David Donahue dress shirts. Available at Harleys.

The most common dress shirt-related questions we get from customers have to do with fit. How should a shirt fit? Does this fit look good on me? What do all those fit terms—classic, contemporary, trim—even mean? So, we are here to answer your burning questions, once and for all.

In response to the last query, the truth is that they mean different things depending on the shirt’s brand. We know—that’s not very helpful. But this might be: Think of shirt fits on a continuum, one that goes from least contoured to the body to most contoured. On the roomiest end of the spectrum you have “classic,” then “contemporary,” and then “trim” on the snuggest end of the spectrum.

To make things even more complicated, there are additional terms you are likely to see, e.g. traditional, modern, slim, extra slim. In general, traditional means classic (or “roomier”), modern means contemporary and slim can either mean trim or extra trim. The reason for this Pandora’s box of terms is simply the many preferences of the many shirt brands out there. Some say classic, others say traditional. Tomayto, tomahto.

With that in mind, here are explanations of the three most common fits:

The classic fit is usually generously cut across the shoulders (also know as the “yoke,” which is the flat piece of fabric that runs from shoulder to shoulder), roomier in the chest, waist and hips, and has a long tail that stays tucked in. This cut is ideal for broader, more athletically built men.

Similar terms: traditional, athletic, straight

Contemporary is the standard, regular fit that suits most shapes and sizes. It features a standard yoke width, but is narrower in the waist than the classic fit. This tapering helps reduce excess fabric that may make skinnier guys look sloppy.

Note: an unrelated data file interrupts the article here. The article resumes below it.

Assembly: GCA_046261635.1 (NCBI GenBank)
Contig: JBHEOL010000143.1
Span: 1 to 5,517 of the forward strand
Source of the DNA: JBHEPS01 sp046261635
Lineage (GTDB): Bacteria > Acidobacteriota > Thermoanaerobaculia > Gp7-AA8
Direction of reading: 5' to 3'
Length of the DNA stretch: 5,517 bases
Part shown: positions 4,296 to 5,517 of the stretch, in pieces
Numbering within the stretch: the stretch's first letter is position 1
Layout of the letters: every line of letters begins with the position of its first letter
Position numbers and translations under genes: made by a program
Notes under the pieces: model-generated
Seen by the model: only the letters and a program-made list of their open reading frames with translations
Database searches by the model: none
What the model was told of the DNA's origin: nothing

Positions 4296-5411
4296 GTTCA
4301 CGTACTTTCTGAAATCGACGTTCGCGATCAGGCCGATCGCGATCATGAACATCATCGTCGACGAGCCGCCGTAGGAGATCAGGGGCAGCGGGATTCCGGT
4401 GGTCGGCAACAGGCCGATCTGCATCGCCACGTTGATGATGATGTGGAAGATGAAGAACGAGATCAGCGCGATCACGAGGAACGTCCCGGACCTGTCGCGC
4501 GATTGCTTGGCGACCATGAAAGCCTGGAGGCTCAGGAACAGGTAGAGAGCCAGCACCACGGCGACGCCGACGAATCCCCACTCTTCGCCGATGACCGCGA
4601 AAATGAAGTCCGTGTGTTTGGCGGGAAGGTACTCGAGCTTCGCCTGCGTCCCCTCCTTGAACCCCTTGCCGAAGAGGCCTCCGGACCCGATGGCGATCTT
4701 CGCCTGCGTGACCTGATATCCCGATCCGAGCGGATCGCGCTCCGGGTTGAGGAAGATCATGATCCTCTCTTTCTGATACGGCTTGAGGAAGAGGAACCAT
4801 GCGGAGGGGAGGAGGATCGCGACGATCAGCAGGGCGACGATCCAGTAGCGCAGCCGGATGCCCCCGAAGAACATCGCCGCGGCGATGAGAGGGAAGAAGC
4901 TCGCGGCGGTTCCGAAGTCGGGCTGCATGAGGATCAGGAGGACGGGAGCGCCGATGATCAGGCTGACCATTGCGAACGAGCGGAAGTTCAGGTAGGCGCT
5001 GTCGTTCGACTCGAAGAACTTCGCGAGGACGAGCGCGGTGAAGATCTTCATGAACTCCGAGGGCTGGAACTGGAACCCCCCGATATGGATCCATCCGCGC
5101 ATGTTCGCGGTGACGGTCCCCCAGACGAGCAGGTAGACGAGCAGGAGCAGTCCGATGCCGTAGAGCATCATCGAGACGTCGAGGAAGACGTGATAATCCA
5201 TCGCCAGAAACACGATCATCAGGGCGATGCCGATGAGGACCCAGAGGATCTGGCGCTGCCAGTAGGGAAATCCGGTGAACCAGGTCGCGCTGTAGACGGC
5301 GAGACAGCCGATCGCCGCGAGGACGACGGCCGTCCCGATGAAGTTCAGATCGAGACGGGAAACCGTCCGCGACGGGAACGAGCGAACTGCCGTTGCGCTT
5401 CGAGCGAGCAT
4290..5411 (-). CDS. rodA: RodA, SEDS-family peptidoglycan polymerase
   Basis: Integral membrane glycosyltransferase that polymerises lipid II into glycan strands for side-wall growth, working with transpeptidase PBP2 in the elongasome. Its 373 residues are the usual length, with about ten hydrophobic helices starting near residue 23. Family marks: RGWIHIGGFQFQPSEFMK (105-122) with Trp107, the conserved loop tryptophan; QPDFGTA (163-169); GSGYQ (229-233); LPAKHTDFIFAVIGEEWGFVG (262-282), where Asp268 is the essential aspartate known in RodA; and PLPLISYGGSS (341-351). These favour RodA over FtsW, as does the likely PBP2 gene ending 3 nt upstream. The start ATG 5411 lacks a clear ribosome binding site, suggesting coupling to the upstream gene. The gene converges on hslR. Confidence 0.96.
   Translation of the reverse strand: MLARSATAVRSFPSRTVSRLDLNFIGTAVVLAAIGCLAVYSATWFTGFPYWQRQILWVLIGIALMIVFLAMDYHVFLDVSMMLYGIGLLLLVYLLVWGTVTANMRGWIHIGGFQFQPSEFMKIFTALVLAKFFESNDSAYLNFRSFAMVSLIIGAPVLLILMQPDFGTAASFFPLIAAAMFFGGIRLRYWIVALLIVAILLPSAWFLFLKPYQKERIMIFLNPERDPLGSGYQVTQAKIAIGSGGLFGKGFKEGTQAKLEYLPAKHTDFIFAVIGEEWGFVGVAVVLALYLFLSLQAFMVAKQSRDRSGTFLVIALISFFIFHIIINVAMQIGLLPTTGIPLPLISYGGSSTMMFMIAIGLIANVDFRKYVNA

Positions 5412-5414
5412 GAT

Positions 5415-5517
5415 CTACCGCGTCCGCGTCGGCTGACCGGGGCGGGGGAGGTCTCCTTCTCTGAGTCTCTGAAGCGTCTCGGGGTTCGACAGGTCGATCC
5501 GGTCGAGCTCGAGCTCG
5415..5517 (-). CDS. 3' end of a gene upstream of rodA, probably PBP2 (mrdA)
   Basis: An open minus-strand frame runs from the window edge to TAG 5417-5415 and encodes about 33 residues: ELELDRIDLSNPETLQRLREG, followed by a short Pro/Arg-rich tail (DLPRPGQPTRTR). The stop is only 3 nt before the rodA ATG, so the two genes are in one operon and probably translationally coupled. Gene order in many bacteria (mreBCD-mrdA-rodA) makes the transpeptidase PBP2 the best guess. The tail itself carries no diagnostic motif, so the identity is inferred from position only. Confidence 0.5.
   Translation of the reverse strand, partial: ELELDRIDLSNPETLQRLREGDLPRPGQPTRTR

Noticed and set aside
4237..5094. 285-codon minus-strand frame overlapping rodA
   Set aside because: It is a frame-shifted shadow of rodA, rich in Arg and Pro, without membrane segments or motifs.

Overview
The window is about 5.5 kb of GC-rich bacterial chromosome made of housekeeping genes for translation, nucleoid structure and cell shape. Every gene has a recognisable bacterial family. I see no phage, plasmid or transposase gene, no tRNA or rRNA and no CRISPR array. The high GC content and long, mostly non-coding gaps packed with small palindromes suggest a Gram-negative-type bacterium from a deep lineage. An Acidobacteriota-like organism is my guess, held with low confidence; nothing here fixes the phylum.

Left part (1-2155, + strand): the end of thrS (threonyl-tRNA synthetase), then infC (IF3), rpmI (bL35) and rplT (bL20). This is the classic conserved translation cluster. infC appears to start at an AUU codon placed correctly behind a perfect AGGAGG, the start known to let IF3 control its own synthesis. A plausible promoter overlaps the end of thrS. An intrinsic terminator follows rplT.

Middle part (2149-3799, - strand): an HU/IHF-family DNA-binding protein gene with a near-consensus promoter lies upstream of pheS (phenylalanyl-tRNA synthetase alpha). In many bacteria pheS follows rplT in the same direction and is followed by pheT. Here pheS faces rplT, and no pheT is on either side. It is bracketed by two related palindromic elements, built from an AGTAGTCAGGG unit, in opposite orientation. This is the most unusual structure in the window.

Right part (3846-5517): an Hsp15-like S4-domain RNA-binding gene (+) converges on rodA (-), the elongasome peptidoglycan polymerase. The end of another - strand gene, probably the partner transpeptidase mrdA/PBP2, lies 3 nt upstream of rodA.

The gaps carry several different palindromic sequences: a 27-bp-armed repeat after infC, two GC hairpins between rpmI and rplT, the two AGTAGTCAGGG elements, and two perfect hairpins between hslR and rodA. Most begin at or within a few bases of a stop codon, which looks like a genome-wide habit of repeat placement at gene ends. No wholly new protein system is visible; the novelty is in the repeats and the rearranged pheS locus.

Similar term: modern

Trim is the sleekest cut of the three, and fits more closely to the body with extra back darts, a very tapered waist and shoulder seams that hug the shoulders. A trim fit shirt is snug, but it shouldn’t feel tight. It should fit comfortably around the chest, under the armpits, and across the upper back, giving you a full range of motion (think of the dapper guys on the television show “Mad Men”). Contrary to popular opinions, any sized guy can wear a trim shirt. It’s about appropriate contouring, not how big you are.

Similar term: slim

Universal rules
Meanwhile, there are a few rules that apply to all shirts, no matter the cut:

  • Shoulder: Seams should meet at the corner of your shoulder bone.
  • Collar: Be able to slide in two fingers when the top button is buttoned. No more, no less.
  • Armholes: Should be high but not constrict any motion
  • Sleeves: Not too tight, not too billowy, and they should end where your palm meets your wrist (or about 1” beyond your wristbone)
  • Torso: Should not give more than 3-4” of fabric when pulled lightly away from the body

We hope this answered your questions. If you have more, we’d love for you to come into Harleys in Shorewood and we can show you exactly what we’re talking about.

Find us here.

We look forward to seeing you.

March 19, 2015 — D W Haberdasher Limited
Tags: Tutorials

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